Pinchbeck food firm tightens up health and safety after £41,000 fine

Greencore Food to Go was fined just over �41,000 by Boston magistrates after a worker lost two fingers while cleaning a mixing machine at the firm's factory in Pinchbeck.  Photo by Adam Fairbrother.
Greencore Food to Go was fined just over �41,000 by Boston magistrates after a worker lost two fingers while cleaning a mixing machine at the firm's factory in Pinchbeck. Photo by Adam Fairbrother.
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A Pinchbeck food producer has vowed to tighten up safety after it was fined for lapses which led to a worker losing two of his fingers.

Greencore Food to Go was hit with a fine of just over £41,000 by Boston magistrates after it admitted breaching workplace health and safety regulations.

It emerged that Greencore had failed to take action after a supervisor raised concerns about the safety of a mixing machine in 2013, only for a worker to have two fingers severed while cleaning it on April 21 2014.

The prosecution was brought by the Health and Safety Executive (HSE) whose spokesman said: “The worker’s fingers were severed when his hand came into contact with the paddles of a mixing machine while he was cleaning it.

“The issue of access to the dangerous parts of the machine had been raised by a supervisor in 2013, but the company had failed to take the necessary action and the injured party had not received training on the machine.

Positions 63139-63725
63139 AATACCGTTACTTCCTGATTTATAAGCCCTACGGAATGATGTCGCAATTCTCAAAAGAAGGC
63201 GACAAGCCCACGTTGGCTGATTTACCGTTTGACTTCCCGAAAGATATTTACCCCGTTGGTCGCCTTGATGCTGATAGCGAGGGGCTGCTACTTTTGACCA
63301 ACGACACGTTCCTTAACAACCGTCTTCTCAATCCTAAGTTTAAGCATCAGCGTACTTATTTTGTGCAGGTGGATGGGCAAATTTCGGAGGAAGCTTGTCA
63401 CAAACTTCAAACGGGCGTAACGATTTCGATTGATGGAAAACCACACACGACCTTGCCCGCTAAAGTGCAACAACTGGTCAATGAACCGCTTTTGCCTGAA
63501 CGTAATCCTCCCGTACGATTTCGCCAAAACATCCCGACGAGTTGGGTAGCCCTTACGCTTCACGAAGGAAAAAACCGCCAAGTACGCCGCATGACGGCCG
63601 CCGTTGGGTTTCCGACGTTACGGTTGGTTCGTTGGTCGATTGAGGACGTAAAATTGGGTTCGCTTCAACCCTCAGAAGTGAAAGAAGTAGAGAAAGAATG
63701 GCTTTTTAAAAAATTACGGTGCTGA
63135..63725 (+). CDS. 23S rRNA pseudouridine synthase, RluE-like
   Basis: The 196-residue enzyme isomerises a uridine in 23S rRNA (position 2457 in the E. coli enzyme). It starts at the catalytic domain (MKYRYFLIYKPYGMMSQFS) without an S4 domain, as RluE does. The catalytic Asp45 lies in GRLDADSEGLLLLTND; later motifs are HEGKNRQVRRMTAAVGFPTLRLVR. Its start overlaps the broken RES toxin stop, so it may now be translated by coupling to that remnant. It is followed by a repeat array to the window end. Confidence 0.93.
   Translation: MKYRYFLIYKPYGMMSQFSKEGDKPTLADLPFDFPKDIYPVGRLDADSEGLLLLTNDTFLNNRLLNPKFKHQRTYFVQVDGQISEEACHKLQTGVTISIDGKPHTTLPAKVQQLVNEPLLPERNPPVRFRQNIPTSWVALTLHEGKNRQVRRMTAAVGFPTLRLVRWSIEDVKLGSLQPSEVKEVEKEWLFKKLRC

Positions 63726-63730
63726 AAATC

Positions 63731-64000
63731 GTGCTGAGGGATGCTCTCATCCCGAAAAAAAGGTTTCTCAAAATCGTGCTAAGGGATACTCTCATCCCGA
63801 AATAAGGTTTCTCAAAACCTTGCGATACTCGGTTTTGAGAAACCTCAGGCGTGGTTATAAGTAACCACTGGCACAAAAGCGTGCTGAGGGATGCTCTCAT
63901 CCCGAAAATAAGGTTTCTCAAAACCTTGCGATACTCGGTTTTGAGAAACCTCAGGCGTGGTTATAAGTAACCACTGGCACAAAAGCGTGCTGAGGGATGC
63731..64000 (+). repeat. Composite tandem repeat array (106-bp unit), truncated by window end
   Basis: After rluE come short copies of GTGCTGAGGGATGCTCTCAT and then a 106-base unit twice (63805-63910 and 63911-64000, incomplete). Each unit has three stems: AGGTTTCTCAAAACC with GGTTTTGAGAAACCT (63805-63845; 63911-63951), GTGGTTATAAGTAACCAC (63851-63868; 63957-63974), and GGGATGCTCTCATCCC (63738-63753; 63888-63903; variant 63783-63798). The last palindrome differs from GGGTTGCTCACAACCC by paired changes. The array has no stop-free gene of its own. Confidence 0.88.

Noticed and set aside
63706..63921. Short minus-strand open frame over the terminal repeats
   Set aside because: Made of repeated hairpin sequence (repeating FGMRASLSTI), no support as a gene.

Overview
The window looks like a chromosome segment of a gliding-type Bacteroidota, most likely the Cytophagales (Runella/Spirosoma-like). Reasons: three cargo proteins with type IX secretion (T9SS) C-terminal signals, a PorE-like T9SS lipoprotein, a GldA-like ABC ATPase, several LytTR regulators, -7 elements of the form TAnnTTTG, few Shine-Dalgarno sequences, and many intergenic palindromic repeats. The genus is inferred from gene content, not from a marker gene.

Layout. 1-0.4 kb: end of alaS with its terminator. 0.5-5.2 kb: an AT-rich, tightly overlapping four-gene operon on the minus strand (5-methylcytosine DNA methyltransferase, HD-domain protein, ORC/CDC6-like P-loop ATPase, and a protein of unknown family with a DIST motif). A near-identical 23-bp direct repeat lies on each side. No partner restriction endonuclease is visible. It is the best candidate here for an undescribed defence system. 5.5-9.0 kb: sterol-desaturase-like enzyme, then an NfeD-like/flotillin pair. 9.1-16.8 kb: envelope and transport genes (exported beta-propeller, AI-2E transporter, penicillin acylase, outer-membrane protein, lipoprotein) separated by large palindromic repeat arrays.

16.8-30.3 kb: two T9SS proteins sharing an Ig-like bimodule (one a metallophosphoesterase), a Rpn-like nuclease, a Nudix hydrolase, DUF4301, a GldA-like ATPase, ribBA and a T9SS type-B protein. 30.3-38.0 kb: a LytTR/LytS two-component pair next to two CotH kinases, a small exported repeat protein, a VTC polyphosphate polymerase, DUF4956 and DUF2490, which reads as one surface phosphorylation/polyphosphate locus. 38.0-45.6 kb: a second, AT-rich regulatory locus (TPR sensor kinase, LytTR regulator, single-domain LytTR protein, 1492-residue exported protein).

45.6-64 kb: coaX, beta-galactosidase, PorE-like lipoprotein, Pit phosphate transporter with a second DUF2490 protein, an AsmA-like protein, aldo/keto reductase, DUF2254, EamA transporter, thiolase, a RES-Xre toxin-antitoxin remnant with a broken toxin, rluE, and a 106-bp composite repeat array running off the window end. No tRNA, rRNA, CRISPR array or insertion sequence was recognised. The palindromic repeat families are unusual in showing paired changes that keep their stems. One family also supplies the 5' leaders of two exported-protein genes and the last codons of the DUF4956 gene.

“In addition, the guarding standard of the mixer fell below what is required by law and gave rise to significant risk even though the standards which the company needed to apply were widely available, long published and easily understood.”

Worker loses two fingers after Greencore ‘failed to take necessary action’

Health and Safety Executive spokesman

Greencore Food To Go was formed in 1991 after the privatisation of Irish Sugar and has more than 10,000 employees based in the UK, Ireland and USA.

The firm produces about 150 million ready meals a year, with an annual turnover of almost £1.3 million and profits of about £83 million.

A Greencore spokesman said: “We take the safety and well-being of our people very seriously and we deeply regret the injury sustained by our colleague.

“We co-operated fully with the HSE and, as a result of the investigation ,have further strengthened our already robust health and safety procedures.”

Figures from the HSE showed that in 2014-15, there were 142 fatal workplace injuries and another 78,000 reported to the HSE by employers.

Mike Cross, HSE’s director for Scotland and northern England, said: “There is no need to make a choice between safety and economic success as the most successful businesses also have excellent health and safety records.

“Put simply, effective management of health and safety is good for business.”